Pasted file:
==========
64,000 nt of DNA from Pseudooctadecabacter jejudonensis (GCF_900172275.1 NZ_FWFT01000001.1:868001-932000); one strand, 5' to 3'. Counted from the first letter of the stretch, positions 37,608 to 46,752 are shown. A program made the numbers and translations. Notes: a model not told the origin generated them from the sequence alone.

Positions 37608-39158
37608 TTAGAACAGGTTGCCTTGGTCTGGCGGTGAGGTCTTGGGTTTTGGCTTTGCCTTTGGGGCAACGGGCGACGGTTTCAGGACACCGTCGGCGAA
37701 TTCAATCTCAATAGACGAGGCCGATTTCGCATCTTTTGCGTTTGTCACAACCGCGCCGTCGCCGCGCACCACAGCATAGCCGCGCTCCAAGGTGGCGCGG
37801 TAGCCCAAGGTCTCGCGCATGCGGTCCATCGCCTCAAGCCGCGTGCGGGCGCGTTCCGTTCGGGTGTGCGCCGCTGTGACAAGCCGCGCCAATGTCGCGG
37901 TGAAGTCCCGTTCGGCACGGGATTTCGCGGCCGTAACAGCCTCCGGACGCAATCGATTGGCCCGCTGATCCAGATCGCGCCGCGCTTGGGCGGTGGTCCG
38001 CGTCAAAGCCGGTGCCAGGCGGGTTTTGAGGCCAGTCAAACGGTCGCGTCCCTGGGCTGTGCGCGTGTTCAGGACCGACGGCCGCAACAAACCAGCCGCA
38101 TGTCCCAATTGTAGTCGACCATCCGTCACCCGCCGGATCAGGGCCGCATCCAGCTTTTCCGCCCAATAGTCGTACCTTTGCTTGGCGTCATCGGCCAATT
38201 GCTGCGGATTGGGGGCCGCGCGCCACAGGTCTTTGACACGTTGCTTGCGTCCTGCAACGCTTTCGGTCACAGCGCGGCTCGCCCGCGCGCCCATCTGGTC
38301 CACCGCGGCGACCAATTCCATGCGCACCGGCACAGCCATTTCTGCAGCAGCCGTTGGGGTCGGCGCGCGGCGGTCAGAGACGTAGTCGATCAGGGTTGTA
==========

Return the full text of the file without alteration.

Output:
64,000 nt of DNA from Pseudooctadecabacter jejudonensis (GCF_900172275.1 NZ_FWFT01000001.1:868001-932000); one strand, 5' to 3'. Counted from the first letter of the stretch, positions 37,608 to 46,752 are shown. A program made the numbers and translations. Notes: a model not told the origin generated them from the sequence alone.

Positions 37608-39158
37608 TTAGAACAGGTTGCCTTGGTCTGGCGGTGAGGTCTTGGGTTTTGGCTTTGCCTTTGGGGCAACGGGCGACGGTTTCAGGACACCGTCGGCGAA
37701 TTCAATCTCAATAGACGAGGCCGATTTCGCATCTTTTGCGTTTGTCACAACCGCGCCGTCGCCGCGCACCACAGCATAGCCGCGCTCCAAGGTGGCGCGG
37801 TAGCCCAAGGTCTCGCGCATGCGGTCCATCGCCTCAAGCCGCGTGCGGGCGCGTTCCGTTCGGGTGTGCGCCGCTGTGACAAGCCGCGCCAATGTCGCGG
37901 TGAAGTCCCGTTCGGCACGGGATTTCGCGGCCGTAACAGCCTCCGGACGCAATCGATTGGCCCGCTGATCCAGATCGCGCCGCGCTTGGGCGGTGGTCCG
38001 CGTCAAAGCCGGTGCCAGGCGGGTTTTGAGGCCAGTCAAACGGTCGCGTCCCTGGGCTGTGCGCGTGTTCAGGACCGACGGCCGCAACAAACCAGCCGCA
38101 TGTCCCAATTGTAGTCGACCATCCGTCACCCGCCGGATCAGGGCCGCATCCAGCTTTTCCGCCCAATAGTCGTACCTTTGCTTGGCGTCATCGGCCAATT
38201 GCTGCGGATTGGGGGCCGCGCGCCACAGGTCTTTGACACGTTGCTTGCGTCCTGCAACGCTTTCGGTCACAGCGCGGCTCGCCCGCGCGCCCATCTGGTC
38301 CACCGCGGCGACCAATTCCATGCGCACCGGCACAGCCATTTCTGCAGCAGCCGTTGGGGTCGGCGCGCGGCGGTCAGAGACGTAGTCGATCAGGGTTGTA